Jayson Valdez once dreamt of being an Olympian. Literally.
The country’s 12th qualifier to the Tokyo Games vividly remembers how he had a vision three years ago about making it to the Olympics — and more so, winning the first-ever gold medal for the Philippines.
Valdez, 25, said he could clearly visualize his dream of competing in an Olympic game and holding in his hands the gold that has eluded the country for the past 97 years or since Filipinos began competing in the quadrennial meet in 1924.
“Meron akong panaginip. It’s an Olympic Games, hindi ko lang alam kung anong Olympic Games ‘yun. Pero malinaw ‘yung mukha ko dun sa panaginip and malinaw na gold medal ‘yung hawak ko,” he shared in his appearance in the Philippine Sportswriters Association (PSA) Forum online edition on Tuesday.
“Nag-start daw ‘yung competition and then natapos. Nag-finals and then medal na kaagad. ‘Yun ‘yung mga napanaginipan ko nung araw na ‘yun. Hindi ko lang maalala kung paano natulog nung araw na ‘yun para maulit ko lang ‘yung ganung panaginip,” added the son of former bemedalled national team shooter Julius Valdez.
“Siguro isa ‘yun sa pangitain. We’ll see. Hindi natin alam kung ano ‘yung mga next na mangyayari.”
That was in 2018. Fast forward to 2021 and Valdez gets to relive the first step of that dream after earning a berth in the Tokyo Games upon qualifying in the men’s 10-meter air rifle.
All along the Filipino shooter thought his Olympic bid was over after failing to make it past the qualifiers in 2019.
But over the weekend, a ray of hope came by after Valdez was notified by the ISSF (International Shooting Sports Federation) if he’s ready to compete before handing him the Olympic berth via the continental quota. Philippine Olympic Committee (POC) President Abraham Tolentino later made it official that Valdez just became the 12th Filipino to qualify in the Tokyo Games.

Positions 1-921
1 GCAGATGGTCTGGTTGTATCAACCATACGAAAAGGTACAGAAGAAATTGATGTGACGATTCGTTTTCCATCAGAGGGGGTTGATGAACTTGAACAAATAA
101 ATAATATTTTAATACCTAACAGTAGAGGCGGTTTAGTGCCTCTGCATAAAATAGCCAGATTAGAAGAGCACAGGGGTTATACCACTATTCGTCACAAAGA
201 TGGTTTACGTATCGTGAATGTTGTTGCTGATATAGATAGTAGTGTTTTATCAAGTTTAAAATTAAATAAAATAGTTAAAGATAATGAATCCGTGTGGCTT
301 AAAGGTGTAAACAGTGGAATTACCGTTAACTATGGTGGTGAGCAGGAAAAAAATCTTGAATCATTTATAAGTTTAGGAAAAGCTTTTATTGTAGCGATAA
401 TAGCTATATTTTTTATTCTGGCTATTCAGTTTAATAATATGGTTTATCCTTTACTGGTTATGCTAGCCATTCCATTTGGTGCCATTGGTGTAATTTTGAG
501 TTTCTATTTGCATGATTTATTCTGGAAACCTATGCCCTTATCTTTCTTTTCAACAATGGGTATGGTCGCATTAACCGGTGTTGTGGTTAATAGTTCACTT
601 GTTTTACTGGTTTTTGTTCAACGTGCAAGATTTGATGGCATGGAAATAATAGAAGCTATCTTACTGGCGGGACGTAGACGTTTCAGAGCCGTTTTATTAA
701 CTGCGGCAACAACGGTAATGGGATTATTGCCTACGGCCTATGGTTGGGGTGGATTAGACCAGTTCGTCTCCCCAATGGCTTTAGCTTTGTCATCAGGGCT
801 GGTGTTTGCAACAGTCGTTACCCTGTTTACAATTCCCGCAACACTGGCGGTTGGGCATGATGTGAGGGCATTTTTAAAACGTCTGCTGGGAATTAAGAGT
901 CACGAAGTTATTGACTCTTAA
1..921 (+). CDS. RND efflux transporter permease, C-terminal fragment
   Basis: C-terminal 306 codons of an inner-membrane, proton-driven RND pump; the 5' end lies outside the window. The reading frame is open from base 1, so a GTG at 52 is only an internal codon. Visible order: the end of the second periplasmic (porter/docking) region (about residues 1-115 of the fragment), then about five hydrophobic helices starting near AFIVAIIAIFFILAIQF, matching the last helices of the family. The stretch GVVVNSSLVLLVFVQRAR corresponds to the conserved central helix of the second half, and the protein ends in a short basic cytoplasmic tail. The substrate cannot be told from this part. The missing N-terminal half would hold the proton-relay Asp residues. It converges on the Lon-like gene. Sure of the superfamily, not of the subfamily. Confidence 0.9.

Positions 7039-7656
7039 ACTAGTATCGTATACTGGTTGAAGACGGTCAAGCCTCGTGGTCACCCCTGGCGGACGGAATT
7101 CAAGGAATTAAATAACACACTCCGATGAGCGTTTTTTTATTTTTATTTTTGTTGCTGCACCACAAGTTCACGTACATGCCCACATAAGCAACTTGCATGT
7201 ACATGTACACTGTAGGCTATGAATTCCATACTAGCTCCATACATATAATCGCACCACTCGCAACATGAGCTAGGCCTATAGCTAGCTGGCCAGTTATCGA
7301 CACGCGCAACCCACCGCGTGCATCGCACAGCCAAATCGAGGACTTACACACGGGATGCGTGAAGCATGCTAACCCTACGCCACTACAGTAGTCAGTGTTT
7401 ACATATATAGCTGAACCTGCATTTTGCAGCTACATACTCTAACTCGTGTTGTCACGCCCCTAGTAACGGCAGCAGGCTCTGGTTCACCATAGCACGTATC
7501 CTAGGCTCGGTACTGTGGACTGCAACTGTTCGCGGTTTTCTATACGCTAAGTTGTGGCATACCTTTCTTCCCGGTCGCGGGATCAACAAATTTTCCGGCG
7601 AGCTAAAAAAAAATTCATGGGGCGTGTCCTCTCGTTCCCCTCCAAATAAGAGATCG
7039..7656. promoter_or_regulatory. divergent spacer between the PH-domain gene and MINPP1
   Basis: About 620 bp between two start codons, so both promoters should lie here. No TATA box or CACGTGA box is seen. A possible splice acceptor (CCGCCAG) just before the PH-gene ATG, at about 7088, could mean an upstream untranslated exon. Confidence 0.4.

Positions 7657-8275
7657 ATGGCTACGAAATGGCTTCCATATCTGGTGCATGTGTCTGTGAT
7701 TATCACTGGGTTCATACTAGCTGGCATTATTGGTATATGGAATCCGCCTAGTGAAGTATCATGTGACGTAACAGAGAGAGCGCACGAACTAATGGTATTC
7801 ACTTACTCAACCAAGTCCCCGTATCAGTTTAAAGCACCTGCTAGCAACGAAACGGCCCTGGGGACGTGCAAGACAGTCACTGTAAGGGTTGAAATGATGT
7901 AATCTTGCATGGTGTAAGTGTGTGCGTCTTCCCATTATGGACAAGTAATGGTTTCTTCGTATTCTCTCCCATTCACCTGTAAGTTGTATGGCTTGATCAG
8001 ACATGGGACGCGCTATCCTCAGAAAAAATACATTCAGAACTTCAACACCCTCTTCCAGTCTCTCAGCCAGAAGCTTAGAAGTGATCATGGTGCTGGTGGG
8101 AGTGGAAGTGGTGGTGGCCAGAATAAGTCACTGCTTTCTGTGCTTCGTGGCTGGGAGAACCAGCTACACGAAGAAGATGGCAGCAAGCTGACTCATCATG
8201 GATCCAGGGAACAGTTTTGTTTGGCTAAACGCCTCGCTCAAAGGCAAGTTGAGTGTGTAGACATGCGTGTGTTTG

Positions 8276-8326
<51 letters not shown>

Now the work begins for Valdez, who became the first Filipino marksman to make the Olympics since Paul Bryan Rosario made the cut in the men’s skeet event as a wild card entry during the 2012 Summer Games in London.
He just had himself vaccinated for COVID-19 and spent the past two days just trying to chill and relax before he gets back to the range and prepares for the biggest challenge of his career as a sportsman.
Valdez is confident about his chances especially working with two of the country’s most accomplished shooters in his father Julius, who won three golds and a silver in the 1987 Jakarta Southeast Asian Games, and veteran Nathaniel ‘Tac’ Padilla, a five-time gold medal winner in the SEA Games.
“Since from the start siya talaga ‘yung nag-support sa akin. Binigyan niya ako ng gamit, binilhan niya ako ng baril, binibigyan niya ako ng support. And every competition ko abroad, lagi niya akong binibigyan ng lahat ng kailangan ko,” Valdez said of Padilla, who he affectionately referred to as ‘Dad,’ during the session presented by San Miguel Corporation (SMC), MILO, Amelie Hotel Manila, Braska Restaurant, and the Philippine Amusement and Gaming Corporation (PAGCOR).
His ‘Papa Julius’ meanwhile, was the one who really encouraged him to take shooting as a sport and lived his father’s dream to become an Olympian.
“Being an Olympian ay pangarap niyang gising at pangarap niyang tulog, something like that. Hindi niya kasi naituloy,” he said of the elder Valdez in the weekly Forum powered by Smart and Upstream Media as the official webcast partner.
Valdez will start practicing by Thursday as he gears for the Olympic competition where 30 marksmen are vying in his event, with the Top Eight advancing in the medal round.
His immediate goal? Beat his personal best of 630 or more which he often does in practice.
“Ma-beat ko lang ‘yung personal best ko, I’m sure papasok ako sa Top Eight. We’ll see,” added Valdez, who noted that some of his possible opponents in the Olympics own personal best of either 631 or 632.